Lately I’ve made a terrifying realisation. And when I mean terrifying, I'm not talking about the fear you feel at night. I am talking about the fear that never leaves you, no matter how bright the sun is shining or how many people that are surrounding you. The fear that is about your life and they never do stop, really, because life keeps going on and on until the day it doesn't. And then all your fears are gone forever, because wherever you are then, nothing can hurt you there that could get to you in your life.
A terrifying realisation, I will start right ahead. It was a day, maybe one or two weeks ago and probably on a weekend. I was in the bathroom, probably, it may have been my room but it isn't very important. The point is that nobody was around and I was passing by a mirror. This was one of the days I had spent at home so I hadn't bothered putting on makeup. Because, to explain the thing with that, ever since school year started, not a single day I have been in school without a full face of makeup. It's foundation, concealer, powder, bronzer, highlight, eyeshadows, mascara and lipstick. It is by all means a full face of makeup and I spend about twentyfive minutes every morning putting it on. Previously, just two years ago, I didn't like the persons that had so much makeup. Or well, they could possibly be great, but I still didn't like the fact that they had all that shit in their faces. It felt so false and so unnecessary. I couldn't understand why they cared, really. It would just hide the real face they had, and that face was their sign that they should be proud of. Makeup was such a stupid thing. I sworn to myself that I wouldn't ever be one of those girls (or boys, I am not the one following stereotypes) that felt the need to lie to everyone around them.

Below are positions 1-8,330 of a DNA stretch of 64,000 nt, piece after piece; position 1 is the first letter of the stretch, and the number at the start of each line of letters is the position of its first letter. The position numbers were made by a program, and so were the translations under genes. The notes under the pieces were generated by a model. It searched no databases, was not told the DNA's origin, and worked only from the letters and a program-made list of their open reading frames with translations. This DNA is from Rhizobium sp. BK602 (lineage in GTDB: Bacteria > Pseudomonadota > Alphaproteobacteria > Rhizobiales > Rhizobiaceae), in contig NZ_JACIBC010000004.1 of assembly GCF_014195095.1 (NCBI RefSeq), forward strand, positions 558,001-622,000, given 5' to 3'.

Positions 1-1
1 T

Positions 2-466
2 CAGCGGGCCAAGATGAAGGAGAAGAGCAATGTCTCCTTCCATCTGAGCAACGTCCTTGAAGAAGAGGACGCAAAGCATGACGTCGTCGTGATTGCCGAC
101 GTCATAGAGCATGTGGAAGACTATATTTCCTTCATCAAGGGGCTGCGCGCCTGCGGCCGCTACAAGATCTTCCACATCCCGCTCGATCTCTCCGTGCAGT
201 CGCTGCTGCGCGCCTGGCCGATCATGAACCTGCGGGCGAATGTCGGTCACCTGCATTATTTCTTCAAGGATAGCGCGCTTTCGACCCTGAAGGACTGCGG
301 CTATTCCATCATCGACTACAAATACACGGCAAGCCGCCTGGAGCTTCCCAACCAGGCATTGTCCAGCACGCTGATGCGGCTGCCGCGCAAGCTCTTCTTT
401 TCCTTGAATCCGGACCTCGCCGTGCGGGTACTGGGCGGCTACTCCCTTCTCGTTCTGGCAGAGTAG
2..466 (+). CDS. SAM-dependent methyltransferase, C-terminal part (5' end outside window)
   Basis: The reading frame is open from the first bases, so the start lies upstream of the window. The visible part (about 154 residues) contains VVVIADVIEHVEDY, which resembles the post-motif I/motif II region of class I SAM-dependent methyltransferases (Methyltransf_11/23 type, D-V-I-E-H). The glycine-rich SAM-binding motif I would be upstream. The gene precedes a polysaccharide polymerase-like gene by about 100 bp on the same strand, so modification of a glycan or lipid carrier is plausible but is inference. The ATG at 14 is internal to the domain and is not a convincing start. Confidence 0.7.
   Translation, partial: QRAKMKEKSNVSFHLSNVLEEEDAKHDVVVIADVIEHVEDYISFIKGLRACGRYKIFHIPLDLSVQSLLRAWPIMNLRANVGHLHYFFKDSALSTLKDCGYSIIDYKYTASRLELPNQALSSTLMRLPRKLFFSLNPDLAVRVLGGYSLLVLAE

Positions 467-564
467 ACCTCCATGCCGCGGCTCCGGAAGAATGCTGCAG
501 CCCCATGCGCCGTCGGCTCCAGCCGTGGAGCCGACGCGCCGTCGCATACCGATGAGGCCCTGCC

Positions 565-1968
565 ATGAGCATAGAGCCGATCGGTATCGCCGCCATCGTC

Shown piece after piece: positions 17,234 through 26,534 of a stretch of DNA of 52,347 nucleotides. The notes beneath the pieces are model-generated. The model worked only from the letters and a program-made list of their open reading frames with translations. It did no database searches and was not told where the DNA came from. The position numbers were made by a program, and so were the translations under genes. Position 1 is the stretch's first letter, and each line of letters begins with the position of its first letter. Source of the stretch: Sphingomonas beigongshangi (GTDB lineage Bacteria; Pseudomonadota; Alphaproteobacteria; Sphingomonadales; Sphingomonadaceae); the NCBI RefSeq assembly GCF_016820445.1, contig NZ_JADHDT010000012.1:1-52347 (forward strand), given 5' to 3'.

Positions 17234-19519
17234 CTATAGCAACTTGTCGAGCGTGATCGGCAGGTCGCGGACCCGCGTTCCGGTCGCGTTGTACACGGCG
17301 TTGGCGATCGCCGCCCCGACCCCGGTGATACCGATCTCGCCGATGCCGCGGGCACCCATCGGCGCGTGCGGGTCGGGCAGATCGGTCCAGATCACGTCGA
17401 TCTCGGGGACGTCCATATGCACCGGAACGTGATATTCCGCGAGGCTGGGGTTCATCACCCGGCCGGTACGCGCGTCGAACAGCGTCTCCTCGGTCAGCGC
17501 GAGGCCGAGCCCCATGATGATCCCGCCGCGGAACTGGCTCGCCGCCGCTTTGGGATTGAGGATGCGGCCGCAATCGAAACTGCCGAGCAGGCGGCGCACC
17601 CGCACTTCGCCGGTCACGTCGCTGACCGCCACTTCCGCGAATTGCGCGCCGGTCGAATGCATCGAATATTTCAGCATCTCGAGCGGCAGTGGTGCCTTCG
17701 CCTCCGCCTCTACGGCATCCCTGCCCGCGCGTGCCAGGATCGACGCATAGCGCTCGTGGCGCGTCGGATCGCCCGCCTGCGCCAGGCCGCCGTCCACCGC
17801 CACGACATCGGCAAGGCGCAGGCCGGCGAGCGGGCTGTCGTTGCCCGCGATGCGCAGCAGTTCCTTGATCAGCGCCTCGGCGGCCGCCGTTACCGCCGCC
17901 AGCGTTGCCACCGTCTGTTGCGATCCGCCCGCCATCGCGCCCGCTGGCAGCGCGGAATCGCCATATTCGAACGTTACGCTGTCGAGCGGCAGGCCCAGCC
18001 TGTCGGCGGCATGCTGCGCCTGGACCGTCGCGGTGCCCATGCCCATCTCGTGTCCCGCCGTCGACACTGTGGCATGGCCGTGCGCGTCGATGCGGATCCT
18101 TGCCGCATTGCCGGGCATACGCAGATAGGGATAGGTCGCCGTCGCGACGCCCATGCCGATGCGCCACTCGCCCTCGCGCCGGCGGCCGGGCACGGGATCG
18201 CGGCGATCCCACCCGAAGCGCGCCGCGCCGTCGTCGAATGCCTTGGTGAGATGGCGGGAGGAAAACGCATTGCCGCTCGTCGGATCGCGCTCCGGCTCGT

I have said some dumb things in my life when I didn't understand what I was doing because I was a small kid. But this may have been the most unthoughtful promise I have ever given myself. I really was to small to understand.
Soon I saw other reasons to have makeup. It was a thing that you painted over the sign so it would look more like your inside. It was fun to experiment with. It was an artform. It was one of those things in life that you at some point should explore, because they can start to have a bigger meaning for you than you ever thought. These are all very valid and good reasons to wear makeup, but sadly enough, none of these were mine. It was actually the reason I hated so much in the first place. I felt the need to hide my face. I had to lie to everyone around me.
It was at the beginning of this school year. You see, earlier this year, during summer vacation, I flew off of my bike. It was just at the end of a hill and all these small stones were laid out in front and I had a high speed and... well, you understand the rest. I didn't die, luckily enough I was wearing a helmet. But I got scars all over my bare arms and in my face. It is one on my hand that is the most visible, it still looks horrible, but that wasn't what I brought from the injury. It was a thought that flew through my head the moment I lost control over my twisting bike and flew over it, maybe two meters to then land on the ground and glide on it for some more meters, causing multiple burn marks.